by Doug Hill
The Norman Transcript
NORMAN — Here in Oklahoma it’s not a news flash that skateboarding is popular with Native American youth. From city to small towns across the state you’ll find kids of all descriptions in skate parks, on sidewalks and around school yards riding and performing tricks.
It’s also no surprise that Oklahomans figure prominently into a national exhibition featuring artists, skaters, photographers and filmmakers from coast to coast. “Ramp It Up: Skateboard Culture in Native America” opened Feb. 8 at the Sam Noble Museum of Natural History and runs through June 15.
Betsy Gordon, of the National Museum of the American Indian, curated the show. While her goal was to highlight the quality attributes of skateboard culture — instead of the stereotypes like skateboarders being disrespectful and destructive — Gordon said she faced opposition from professional colleagues who didn’t see the value of preserving and documenting skateboard culture.
“The story is that Indian Country is basically taking something and making it their own,” Gordon said. “It’s a unique culture and such a nurturer of creativity. It does attract a kind of non-conformist kid and the association with photography, filmmaking and graphics make them very visually sophisticated and I like skaters because of that. They’re smart and creative and the kind of kids you want in your museum even if they are a little anti-establishment.”
Much of the pushback was from Native Americans who wanted to know what skateboarding had to do with their culture. Deep seated reservations about skaters and the skateboard community led to the belief that it would link Native American youth and criminality in viewer’s minds.
“Some were asking why would I be glorifying and documenting the worst people of a community,” Gordon said. “I had those perceptions to deal with and it took around three years of consistent lobbying and advocating by me that there was something there to tell.”
She managed to convince detractors that no whitewashing was involved and it was the skaters themselves who were telling their experiences.
An adorned deck from Rabbit Studios in Pryor, Okla., is among the 20 skateboards in the show.
“Painted on the deck is an eagle feather with the red, yellow and green ribbon colors from the Vietnam conflict running down the center,” Traci Rabbit said. “My dad, Bill, did two tours in Vietnam.”
The father and daughter members of the Cherokee Nation of Oklahoma collaborated on paintings and other art together until his death in 2012. Traci has a style distinctive from Bill who is known for his vibrant use of color, but his influence lives on in her.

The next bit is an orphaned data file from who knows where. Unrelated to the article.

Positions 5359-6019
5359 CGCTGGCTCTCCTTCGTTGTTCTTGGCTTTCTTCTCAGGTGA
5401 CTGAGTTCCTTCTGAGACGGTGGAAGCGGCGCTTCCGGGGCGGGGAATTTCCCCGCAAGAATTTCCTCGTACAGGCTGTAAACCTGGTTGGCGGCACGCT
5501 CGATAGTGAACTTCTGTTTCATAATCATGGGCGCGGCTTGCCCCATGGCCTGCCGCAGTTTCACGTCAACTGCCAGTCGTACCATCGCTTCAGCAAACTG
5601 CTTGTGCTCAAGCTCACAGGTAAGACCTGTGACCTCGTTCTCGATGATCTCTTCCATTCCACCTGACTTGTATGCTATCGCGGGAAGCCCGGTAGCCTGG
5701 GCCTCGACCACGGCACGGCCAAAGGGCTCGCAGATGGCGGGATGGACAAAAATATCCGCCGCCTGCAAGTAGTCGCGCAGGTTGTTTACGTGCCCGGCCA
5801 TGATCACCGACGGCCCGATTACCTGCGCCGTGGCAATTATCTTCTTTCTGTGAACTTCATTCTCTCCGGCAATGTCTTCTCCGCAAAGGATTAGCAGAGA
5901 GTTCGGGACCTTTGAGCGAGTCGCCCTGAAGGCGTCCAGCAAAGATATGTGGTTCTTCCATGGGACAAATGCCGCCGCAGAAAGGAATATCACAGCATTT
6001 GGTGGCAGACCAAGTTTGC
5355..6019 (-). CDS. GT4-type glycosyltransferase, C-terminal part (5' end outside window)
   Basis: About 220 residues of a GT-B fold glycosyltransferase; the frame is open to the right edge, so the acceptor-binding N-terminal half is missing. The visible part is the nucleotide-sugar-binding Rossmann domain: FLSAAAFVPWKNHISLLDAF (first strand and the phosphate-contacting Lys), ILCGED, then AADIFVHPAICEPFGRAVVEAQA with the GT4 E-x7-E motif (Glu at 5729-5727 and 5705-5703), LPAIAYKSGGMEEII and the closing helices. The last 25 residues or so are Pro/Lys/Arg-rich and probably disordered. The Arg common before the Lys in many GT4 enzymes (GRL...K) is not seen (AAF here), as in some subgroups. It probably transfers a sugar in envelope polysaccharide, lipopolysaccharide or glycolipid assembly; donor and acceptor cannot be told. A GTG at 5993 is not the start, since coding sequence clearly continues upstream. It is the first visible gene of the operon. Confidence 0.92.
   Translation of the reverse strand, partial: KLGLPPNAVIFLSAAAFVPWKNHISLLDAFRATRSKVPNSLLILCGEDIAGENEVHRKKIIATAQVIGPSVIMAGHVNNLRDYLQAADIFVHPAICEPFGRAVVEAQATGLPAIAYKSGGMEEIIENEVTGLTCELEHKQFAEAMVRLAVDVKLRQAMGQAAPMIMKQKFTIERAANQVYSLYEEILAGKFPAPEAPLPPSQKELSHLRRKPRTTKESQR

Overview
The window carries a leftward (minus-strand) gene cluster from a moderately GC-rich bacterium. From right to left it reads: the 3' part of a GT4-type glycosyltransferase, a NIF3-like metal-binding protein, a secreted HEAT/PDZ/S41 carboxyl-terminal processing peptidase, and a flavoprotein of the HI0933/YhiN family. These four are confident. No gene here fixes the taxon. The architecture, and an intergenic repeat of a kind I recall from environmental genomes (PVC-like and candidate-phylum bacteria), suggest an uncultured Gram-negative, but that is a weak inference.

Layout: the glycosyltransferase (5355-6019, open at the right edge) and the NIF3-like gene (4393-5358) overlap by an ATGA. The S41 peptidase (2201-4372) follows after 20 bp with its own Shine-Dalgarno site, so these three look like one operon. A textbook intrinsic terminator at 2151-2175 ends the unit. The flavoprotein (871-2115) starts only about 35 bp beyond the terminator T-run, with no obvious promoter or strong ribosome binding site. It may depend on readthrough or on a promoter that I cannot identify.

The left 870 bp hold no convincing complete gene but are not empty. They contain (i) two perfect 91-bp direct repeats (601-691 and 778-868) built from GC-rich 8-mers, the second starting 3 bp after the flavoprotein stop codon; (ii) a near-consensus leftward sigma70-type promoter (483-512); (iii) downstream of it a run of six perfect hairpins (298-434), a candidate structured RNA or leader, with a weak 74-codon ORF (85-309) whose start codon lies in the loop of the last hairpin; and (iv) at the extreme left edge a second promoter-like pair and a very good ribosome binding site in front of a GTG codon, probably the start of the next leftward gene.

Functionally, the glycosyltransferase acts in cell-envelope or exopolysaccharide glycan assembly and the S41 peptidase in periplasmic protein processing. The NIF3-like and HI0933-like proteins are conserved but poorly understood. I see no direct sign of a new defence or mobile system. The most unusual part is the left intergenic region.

“If I painted skateboards they would probably be contemporary and colorful,” she said. “They would be on the feminine side for female skaters, incorporating geometric designs.”
Bunky Echo-Hawk, of the Yakama Nation who resides in Pawnee, also has a painted board in the exhibit. He’s an internationally celebrated graphic designer, poet and photographer who designed Nike’s N7 line.
Decks with a variety of graphics and painted Native American imagery are just one part of the exhibition. Photographs and film are also among the entertaining parts of the exhibit.
“There are some spectacular photographs in the show, mostly provided by Dustinn Craig (White Mountain Apache/Navaho),” Gordon said. “I think the images he provided are some of the strongest.”
Graffiti art panels provide a background for much of the exhibit. Expect a vivacious and colorful experience that reflects the fast-paced excitement of skating. Certain touches that Gordon referred to as “Valentines” are aimed at catching the eye of hard-core skaters.
The exhibit’s first stop outside Washington D.C. was the certifiably thrashin’ skater territory of San Diego, Calif., where it passed muster with flying colors.
The museum hosted an opening reception on Feb. 8. Jacobson House Executive Director Tracey Satepauhoodle-Mikkanen organized an event for the reception that featured Native American artist J. NiCole Hatfield and others. Live painting of skateboard decks and other rad happenings were ramped up to generate initial buzz for this exceptional exhibit.
“The art produced that day will be auctioned off with the proceeds going to the Jacobson House,” Satepauhoodle-Mikkanensaid said.
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